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Financial Infidelity

Financial Infidelity

Financial Infidelity in Marriages 

Infidelity, or cheating, is the act of being unfaithful to a spouse or other partner. It typically means engaging in sexual or romantic relations with a person other than one’s significant other. Various types of infidelity that involve other people include physical infidelity, emotional infidelity, and cyber infidelity, among others.  

So, it may be surprising that not all infidelity includes another person outside of the marriage or relationship. I’m referring to financial infidelity.  

What it is 

Financial infidelity is defined as, “Spending money, possessing credit or credit cards, holding secret accounts or stashes of money, borrowing money, or otherwise incurring debt, without the knowledge of one’s spouse, partner, or significant other.” In other words, one person is not being fully transparent about their finances, which puts the whole family at risk.  

One form of financial infidelity, and the one that most people assume to be the case, is hiding assets. In some states, and under certain circumstances, some assets may have and retain a non-marital status. While these assets might be totally legitimate, they may be hidden because one spouse does not want the other to have access in the event of a divorce. In some cases, this could be an indication of “divorce planning” – an attempt to tip the balance in dividing assets.  

Another common way people engage in financial infidelity is by hiding debt. This form of financial infidelity is the flip side of hiding assets. While the owner of the hidden assets aims to conceal them during a divorce, those with hidden debt aim to have the debt classified as marital, thereby including it in the marital estate. This means that the party who did not incur the debt and did not know about the debt will have to help pay it off.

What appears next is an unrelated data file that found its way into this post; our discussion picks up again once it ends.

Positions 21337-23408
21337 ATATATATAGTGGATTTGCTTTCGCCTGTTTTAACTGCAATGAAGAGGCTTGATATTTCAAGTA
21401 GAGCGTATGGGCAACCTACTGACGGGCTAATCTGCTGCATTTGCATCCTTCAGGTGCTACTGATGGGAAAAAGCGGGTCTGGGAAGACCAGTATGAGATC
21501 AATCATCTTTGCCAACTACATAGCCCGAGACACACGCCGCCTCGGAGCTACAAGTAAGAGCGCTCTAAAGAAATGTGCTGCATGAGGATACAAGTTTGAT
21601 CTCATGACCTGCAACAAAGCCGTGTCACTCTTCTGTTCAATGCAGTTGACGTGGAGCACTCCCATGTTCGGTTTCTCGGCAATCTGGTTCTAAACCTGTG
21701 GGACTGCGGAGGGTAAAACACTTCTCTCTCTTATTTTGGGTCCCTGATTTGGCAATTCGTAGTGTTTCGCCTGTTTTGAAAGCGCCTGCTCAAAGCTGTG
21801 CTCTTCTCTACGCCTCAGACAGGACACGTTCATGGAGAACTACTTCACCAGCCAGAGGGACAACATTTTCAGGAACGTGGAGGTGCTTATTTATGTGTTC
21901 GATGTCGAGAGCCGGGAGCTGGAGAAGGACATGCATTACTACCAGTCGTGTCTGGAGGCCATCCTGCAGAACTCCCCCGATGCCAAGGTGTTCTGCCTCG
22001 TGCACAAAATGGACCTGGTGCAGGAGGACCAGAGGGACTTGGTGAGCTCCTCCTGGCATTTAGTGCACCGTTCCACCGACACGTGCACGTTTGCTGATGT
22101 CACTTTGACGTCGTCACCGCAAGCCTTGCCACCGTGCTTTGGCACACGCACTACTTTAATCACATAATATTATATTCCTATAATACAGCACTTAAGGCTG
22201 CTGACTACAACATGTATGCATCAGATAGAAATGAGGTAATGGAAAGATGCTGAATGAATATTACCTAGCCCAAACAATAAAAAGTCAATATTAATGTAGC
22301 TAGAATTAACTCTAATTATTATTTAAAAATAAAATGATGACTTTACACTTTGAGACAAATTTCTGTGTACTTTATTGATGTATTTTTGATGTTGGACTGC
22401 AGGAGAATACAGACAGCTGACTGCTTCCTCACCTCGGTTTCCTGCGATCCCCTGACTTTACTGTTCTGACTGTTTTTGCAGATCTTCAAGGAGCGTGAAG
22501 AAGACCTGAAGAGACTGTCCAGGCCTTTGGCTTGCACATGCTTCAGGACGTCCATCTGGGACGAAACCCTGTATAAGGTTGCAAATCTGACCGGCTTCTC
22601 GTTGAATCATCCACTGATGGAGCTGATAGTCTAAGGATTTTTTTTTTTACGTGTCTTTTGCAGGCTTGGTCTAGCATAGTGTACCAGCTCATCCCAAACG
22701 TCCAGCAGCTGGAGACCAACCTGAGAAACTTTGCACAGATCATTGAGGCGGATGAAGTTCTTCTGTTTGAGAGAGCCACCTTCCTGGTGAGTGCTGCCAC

Another less recognized form of financial infidelity occurs by misleading one’s spouse about the sources and amounts of income. In divorces, especially for business owners, the “paying” spouse (the one who will be paying spousal support and child support) can develop a case of RAIDS – Recently Acquired Income Deficiency Syndrome. This is a claim that the business is down, and the income isn’t there for the support requested.  


Studies have shown that millennials are more likely to engage in financial infidelity. reports that roughly 51% of millennials admit to concealing some sort of financial information from their spouses. What’s more, the financial stress put on by the COVID-19 pandemic only exacerbated these issues. Now that the pandemic seems to be abating, we are slowly returning to our normal lives. This is an opportunity to start fresh and be transparent with our partner about finances that affect the marriage’s and the family’s stability. 

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